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This article was written by Claire Heston, LCSW. Claire Heston is a licensed independent clinical social worker in Cleveland, Ohio. Clerk earned a bachelor’s degree in social work from Virginia Commonwealth University in 1983 with experience in educational counseling and clinical supervision. She has a 2-year post-graduate certificate in family therapy from the Gestalt Institute of Cleveland. Supervision, mediation, and trauma recovery and therapy (EMDR).

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Staying calm during an argument is one of the most difficult challenges a person can face. When you’re passionate about something, it’s much easier to keep your cool. You don’t want to speak your mind, and the other person will push your buttons and give you negative feedback. Go into discussions with the right attitude, relax your body, and maintain your composure by using anger and stress management strategies.

This article was written by Claire Heston, LCSW. Claire Heston is a licensed independent clinical social worker in Cleveland, Ohio. Clerk, who has experience in educational counseling and clinical supervision, earned a Master of Social Work degree from Virginia Commonwealth University in 1983. She has a 2-year post-graduate certificate in family therapy from the Gestalt Institute of Cleveland. Supervision, mediation, and trauma recovery and therapy (EMDR). This article has been viewed 115,215 times. Easier said than done! It takes a lot of self-control, self-respect and maturity to remain calm and composed during an argument. Whether at work or in personal life,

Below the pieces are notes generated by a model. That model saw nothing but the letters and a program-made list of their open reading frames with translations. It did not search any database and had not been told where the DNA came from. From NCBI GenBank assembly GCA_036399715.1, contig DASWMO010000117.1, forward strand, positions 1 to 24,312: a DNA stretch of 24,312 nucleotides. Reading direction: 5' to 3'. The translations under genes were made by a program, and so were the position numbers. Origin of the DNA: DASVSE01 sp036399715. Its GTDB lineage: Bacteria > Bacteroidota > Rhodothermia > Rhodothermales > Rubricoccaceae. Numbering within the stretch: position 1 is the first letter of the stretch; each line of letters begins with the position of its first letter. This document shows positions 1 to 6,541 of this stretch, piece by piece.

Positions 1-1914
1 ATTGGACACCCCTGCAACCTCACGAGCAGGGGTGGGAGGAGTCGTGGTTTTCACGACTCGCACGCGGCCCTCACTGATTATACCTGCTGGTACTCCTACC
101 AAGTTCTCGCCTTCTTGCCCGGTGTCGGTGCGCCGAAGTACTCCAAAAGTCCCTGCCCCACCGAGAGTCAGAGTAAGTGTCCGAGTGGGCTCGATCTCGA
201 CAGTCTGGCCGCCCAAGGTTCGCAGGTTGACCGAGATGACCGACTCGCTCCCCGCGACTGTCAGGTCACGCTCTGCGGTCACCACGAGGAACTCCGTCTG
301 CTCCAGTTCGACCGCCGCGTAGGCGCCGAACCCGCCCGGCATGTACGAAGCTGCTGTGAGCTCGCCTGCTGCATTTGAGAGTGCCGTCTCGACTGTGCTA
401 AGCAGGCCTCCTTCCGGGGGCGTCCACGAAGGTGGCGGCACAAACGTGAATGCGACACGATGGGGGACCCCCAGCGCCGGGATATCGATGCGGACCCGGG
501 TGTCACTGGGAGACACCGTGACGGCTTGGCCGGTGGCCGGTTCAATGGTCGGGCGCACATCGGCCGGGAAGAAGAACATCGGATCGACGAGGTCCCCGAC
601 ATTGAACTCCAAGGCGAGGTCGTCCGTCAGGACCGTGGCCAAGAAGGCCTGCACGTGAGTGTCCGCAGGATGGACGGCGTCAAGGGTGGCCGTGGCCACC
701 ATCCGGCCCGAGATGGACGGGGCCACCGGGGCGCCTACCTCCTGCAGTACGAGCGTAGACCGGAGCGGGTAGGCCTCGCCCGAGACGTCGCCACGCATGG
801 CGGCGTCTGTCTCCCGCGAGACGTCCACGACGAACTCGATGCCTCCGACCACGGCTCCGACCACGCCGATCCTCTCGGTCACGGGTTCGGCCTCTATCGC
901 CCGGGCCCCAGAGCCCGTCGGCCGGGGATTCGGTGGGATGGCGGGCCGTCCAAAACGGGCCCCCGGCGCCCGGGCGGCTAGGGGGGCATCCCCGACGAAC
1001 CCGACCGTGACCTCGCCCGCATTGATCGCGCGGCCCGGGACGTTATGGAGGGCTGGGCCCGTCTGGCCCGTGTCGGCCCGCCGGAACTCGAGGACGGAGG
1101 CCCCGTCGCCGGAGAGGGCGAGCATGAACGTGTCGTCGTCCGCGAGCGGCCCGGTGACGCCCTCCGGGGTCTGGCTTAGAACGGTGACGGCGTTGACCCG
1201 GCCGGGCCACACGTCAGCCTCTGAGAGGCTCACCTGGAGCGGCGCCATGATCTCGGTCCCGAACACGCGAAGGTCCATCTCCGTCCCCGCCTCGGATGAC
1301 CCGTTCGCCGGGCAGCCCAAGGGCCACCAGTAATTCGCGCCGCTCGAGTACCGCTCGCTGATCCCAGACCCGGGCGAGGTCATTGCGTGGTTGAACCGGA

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It is clear that in our modern society, a person who cannot control his speech shows that he has no control over himself and is therefore considered abusive. Human language has the power to make or break relationships. Again, easier said than done. Controlling your anger requires a lot of maturity and patience.

1. No matter how tempting, don’t get into heated arguments. Instead, maintain a calm distance. The power of verbal reasoning is limited. If anger arises, mention the concern as politely as possible and let it go. A reasonable, decent person will respect your point of view. And they’re not, you want nothing to do with them.

2. When the situation is heated, it is better to speak less and maintain a calm but strong demeanor. Being eloquent doesn’t sound like the last word, but instead is unhelpful and difficult. A temporary cold shoulder is better than an abusive argument.

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3. Dealing with hostility, rudeness, ineffectiveness or unprofessional behavior can be difficult, but don’t lose yourself or you will regret it later. It takes time to receive kindness; It cannot be made; It cannot have a double image. The way you handle an argument will determine how the other person will react in similar situations in the future. So set rules for your behavior.

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4. Try to be kind. Sometimes, thinking about the plight of others can change things for the better. This way you strengthen your relationship and get the other’s commitment for life. Jealousy is a pretty magical element; It is like a honeycomb.